Does your child love to play “sword-fighting”? Do they enjoy lots of mentally challenging activities? If they do, you might have a budding fencer on your hands.
Fencing, also known as Olympic fencing, is the martial art of fighting with blades that has seen its popularity grow over the past few years, especially after the success of Canadian athletes at the Tokyo Olympic Games.
Divided into three weapon categories—foil, sabre, and épée—fencing is a form of duelling between two opponents with the goal of scoring “hits” on an opponent’s body (each “hit” is worth one point). The first player to score the predetermined number of “hits” (usually between five and 15) wins the “bout.” Bouts are quick and last a maximum of nine minutes.
Is there a good age for kids to start fencing?
Patricia Lynne Howes, the varsity head coach and fencing program coordinator at the Royal Military College of Canada in Kingston, Ont., and Conseil international du sport militaire Team Canada coach, got involved in fencing as a student in university after participating and competing in a variety of sport and recreation activities as a child. However, many clubs suggest fencing can begin anywhere around the age of seven or eight years old. (Check with your local fencing club first!)
“Fencing is such a fantastic sport in so many ways,” says Howes, one of only two women fencing masters in Canada. “While it teaches you the technical/tactical skills of attacks, defence and counter-offence, it also challenges your brain and mind. It also has problem solving, but in a unique way, because, while our brains are so actively figuring things out, you forget about how hard your body is working—it’s a great combination.”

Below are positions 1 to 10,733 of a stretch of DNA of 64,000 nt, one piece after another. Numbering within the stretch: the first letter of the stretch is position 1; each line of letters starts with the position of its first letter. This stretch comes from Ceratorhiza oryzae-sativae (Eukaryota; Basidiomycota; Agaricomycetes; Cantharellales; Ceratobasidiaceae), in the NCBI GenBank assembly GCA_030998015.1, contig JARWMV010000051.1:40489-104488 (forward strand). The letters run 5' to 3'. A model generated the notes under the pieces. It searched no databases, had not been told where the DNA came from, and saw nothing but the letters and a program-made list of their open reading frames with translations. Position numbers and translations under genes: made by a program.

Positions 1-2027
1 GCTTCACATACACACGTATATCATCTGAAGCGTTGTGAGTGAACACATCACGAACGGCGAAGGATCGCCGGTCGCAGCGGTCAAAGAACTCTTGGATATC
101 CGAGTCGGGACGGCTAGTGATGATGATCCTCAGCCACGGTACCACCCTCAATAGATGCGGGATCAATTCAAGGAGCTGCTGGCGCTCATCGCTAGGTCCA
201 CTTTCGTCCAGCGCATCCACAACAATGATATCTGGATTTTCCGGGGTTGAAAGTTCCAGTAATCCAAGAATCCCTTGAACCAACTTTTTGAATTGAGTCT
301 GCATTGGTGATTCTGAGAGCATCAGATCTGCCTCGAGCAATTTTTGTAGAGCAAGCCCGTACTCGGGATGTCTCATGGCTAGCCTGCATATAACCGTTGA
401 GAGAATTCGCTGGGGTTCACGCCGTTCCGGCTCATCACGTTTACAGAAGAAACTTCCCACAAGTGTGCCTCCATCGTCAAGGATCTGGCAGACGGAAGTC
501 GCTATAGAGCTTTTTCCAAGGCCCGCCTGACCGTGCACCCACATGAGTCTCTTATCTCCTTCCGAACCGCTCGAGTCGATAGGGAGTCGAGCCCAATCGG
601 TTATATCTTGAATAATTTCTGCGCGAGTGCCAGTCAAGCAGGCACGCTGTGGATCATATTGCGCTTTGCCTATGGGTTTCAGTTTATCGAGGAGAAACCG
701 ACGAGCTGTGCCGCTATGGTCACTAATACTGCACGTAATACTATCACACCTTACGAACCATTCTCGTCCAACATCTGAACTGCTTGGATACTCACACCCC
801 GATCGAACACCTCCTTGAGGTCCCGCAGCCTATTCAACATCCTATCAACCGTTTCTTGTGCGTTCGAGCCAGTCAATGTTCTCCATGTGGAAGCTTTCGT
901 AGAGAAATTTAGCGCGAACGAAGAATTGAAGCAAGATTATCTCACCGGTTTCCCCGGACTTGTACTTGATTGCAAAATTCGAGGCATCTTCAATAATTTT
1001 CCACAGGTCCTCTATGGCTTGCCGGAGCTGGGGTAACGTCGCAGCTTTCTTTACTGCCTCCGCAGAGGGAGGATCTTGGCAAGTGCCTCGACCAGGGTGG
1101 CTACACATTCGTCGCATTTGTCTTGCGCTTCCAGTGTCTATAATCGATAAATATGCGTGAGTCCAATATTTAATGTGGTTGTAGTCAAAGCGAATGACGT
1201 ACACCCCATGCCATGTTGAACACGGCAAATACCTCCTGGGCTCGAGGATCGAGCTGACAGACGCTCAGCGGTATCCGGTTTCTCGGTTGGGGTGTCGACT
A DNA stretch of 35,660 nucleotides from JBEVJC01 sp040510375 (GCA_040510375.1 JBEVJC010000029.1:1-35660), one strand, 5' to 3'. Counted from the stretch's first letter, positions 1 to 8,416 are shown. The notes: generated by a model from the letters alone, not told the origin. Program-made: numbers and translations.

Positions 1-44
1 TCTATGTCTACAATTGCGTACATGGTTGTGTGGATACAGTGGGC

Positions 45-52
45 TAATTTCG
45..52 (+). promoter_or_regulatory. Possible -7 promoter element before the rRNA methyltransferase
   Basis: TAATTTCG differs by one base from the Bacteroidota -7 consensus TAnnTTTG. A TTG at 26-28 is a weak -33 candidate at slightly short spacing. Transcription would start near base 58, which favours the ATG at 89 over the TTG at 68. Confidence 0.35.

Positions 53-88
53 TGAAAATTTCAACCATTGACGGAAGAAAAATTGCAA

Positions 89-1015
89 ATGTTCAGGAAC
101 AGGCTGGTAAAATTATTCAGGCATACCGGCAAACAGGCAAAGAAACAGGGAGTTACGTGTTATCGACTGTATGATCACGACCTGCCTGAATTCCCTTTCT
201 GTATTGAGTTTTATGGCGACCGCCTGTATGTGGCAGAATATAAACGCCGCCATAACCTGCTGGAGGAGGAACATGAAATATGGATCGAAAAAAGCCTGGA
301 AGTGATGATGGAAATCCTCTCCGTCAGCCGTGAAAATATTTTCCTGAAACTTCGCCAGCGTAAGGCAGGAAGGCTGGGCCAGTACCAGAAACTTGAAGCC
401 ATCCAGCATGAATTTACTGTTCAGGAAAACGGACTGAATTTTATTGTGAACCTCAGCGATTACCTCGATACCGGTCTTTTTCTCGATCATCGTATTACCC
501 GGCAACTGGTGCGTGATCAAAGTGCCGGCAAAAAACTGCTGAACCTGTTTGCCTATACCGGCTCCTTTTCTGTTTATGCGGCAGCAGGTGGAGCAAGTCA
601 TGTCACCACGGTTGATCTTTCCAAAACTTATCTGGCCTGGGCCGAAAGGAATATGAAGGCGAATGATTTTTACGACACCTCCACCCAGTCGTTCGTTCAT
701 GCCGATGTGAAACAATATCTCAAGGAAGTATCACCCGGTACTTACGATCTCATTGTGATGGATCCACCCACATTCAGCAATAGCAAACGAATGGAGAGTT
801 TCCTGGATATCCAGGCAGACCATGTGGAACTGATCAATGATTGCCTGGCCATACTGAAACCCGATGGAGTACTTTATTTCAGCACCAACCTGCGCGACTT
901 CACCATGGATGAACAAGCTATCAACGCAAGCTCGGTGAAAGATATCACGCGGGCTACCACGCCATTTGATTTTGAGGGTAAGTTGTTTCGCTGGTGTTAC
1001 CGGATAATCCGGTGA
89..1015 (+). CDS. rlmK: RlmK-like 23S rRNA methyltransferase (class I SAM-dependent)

Benefits of fencing for kids
Fencing is not only an incredibly safe sport and one that nearly anyone can participate in, it’s also a great way to stay active, build self-esteem, improve academic performance, and foster lifelong friendships. Plus, it can really appeal to kids with a gamer mindset. And while fencing might seem like a different sport than the usuals (like soccer, hockey, baseball, and basketball), it can actually be compared to hockey in many ways, and might not be all that challenging for your kids to get used to.
Howes notes that for parents who are looking for a great way for their kids to stay active, learn something new, and counter screen time, fencing is a great option.
“As one parent said to me years ago, what you invest in fencing will always be worth it, because it is a sport that will continue to positively shape, influence and develop your child both physically and mentally well into adulthood… and that is worth every penny!”
To find out where your nearest fencing club or school program is located, contact your provincial sport organization for more information. We’ve included a list below of fencing associations in most provinces. You can also search fencing clubs in your area or, to learn more about fencing in general, visit the Canadian Fencing Federation.
- Ontario Fencing Association
- BC Fencing Association
- Alberta Fencing Association
- Manitoba Fencing Association
- Fédération d’escrime du Québec
- Fencing – Escrime New Brunswick
- Newfoundland and Labrador Fencing Association
- Saskatchewan Fencing Association
- Fencing Association of Nova Scotia (Note: nsfencing.ca is down, but you can check out Halifax Enguardians here.)
- PEI Fencing Association